Maintenance of the railway is important and usually happens overnight but some engineers services run during the day. Here is a stone-blower running from Woking to West Ealing……presumably it’s due some maintenance.

After around 2 hours at Ealing Broadway, my fingers were feeling the cold – time to head home…

Cee’s Fun Foto Challenge: Blue

Discarded Blue……A baby’s cot left to decay along with the autumn leaves.

Blue Cheatlines and trailer……Once owned by Culina, now possibly an ‘owner-driver’ rig, DN15TWA is a Volvo FH4 with 500HP engine. Was advertised for sale by FleetEx in June this year.

All Blue……Volvo FH 500HP operated by D.R. & F.A.Ford – based in Wem, Shropshire with another base in Chirk.

Screenshot Blue……Finished in the traditional Ford colors, an 8240 Tractor in Farming Simulator 19.

Photos taken this morning for Cee’s Fun Foto Challenge. Catch up with the challenge Here.

The Rule of Three

Things come in three’s or so superstition tells us. Invariably, it’s usually the bad things too. This started back in March with a tooth that needed patching up after an ancient filling fell out. The Dentist asked that I be taken off one of my blood-pressure meds as it was causing my gums to swell and that was the start of it all. Incidentally, the same tooth finally broke in July and I had to have a crown fitted.

In June we started the process of seeking a new hypertension regime. Here we are in November, having taken a few wrong turns along the way, with three pills that finally seem to be doing the trick. All that remains is to tweak the dosage of one of them to get the pressure to the intended target. Naturally, during the course of changing meds, there were lots of blood tests.

On a visit to the Nurse on October 10th, I was informed that my blood-sugar level was ‘raised’. Apparently, I’m pre-diabetic. That was a little bit of a shock but perhaps not. What that means in real world terms is – I need to increase my exercise, reduce my food intake and cut out the sweet things. Now, I don’t eat a lot of sweets – I might have a chocolate bar twice a month and it’s rare that we have a dessert with dinner in our house. No – the sugar intake is almost entirely down to beer and that is something that I need to reduce.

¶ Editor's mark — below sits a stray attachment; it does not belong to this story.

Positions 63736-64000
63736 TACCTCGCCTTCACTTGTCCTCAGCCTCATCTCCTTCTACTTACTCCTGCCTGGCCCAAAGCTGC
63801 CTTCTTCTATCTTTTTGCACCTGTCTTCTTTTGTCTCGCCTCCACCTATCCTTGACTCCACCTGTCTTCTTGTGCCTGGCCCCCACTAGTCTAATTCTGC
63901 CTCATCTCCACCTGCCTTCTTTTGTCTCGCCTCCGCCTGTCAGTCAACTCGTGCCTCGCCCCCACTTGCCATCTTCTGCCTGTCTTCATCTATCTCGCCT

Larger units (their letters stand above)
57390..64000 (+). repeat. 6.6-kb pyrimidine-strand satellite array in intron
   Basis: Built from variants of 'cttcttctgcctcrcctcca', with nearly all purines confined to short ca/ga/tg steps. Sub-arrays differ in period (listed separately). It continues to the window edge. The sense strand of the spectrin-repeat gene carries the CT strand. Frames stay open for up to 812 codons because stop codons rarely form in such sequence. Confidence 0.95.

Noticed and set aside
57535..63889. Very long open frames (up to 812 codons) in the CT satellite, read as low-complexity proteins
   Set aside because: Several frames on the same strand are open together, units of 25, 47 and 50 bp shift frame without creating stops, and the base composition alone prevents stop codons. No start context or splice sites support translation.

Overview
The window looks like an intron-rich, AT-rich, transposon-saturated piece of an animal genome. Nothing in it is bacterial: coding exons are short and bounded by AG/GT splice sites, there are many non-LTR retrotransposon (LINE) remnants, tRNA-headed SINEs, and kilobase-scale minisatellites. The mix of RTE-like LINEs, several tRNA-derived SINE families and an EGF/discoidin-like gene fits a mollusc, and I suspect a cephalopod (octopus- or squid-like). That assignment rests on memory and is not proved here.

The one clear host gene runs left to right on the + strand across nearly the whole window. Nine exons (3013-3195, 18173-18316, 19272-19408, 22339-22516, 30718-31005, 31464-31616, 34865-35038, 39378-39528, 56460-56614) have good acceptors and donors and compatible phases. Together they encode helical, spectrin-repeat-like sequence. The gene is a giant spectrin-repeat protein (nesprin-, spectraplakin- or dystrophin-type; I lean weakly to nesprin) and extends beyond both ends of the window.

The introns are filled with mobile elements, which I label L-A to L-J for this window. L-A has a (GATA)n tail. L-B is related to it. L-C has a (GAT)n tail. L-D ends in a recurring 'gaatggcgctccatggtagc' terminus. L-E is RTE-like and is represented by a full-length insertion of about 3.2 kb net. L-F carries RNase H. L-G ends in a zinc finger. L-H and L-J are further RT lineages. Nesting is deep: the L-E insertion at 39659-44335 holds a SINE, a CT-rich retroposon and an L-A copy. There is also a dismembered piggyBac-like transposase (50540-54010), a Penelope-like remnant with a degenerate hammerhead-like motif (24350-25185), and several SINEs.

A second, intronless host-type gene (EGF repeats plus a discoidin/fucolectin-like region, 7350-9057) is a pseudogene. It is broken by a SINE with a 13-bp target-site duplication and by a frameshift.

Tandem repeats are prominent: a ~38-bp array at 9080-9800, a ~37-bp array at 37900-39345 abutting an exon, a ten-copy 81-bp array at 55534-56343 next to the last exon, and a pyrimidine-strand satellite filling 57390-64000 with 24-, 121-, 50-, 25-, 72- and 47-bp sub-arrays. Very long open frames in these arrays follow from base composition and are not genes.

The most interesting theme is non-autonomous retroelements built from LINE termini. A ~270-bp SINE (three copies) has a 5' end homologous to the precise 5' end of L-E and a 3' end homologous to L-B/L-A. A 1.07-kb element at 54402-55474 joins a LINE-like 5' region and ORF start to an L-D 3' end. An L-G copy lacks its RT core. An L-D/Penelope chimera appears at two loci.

So, much of October has been about adjusting to a new regime. I’m making a point of getting out for a brisk walk every day. As for the beer – ironically, I was already working on reducing my alcohol consumption and had made good progress over a 3-year period. In many ways this news has been the catalyst to ‘finish the job’ and I’m pushing on towards being alcohol free at home (apart from the very occasional single shot of whisky). One thing that has been helping this is the availability of alcohol free ales. You see, my ‘alcohol’ problem is not about getting drunk – I don’t drink to get drunk and forget bad things. I just love the flavour of beer – getting drunk is an unfortunate side effect!

Changing over to alcohol free beers has issues though. In the majority of cases, the brewers either use a yeast that stops fermenting before it creates alcohol or they actively remove their normal yeast before the alcohol is made. This has the effect of leaving significant levels of sugar in the beer. To give an example from one beer I tried – there were 18g of sugar in a 500ml bottle. However, all is not gloom and doom! There is an alcohol free beer that only has 0.7g of sugar in a bottle and… It’s actually a version of one of my favourite ales – Adnams Ghost Ship. How has the brewer achieved this? They have used a process called reverse osmosis after the normal fermenting stage has completed to remove the alcohol from the finished ale. The equipment required to do that is not cheap, so hats off to Adnams for being prepared to invest money up front for a small but growing market. I hope other brewers will see the trend and follow suit. Here’s the Adnams Ghost Ship 0.5 page.

So that my friends is why October saw very little in the way of blog posts – there’s been a bit of mental angst and a lot of life rearranging to do. Three things – Broken tooth, blood-pressure meds and pre-diabetes – can turn everything upside down. Now we move forwards and hopefully restore normality to this blog 🙂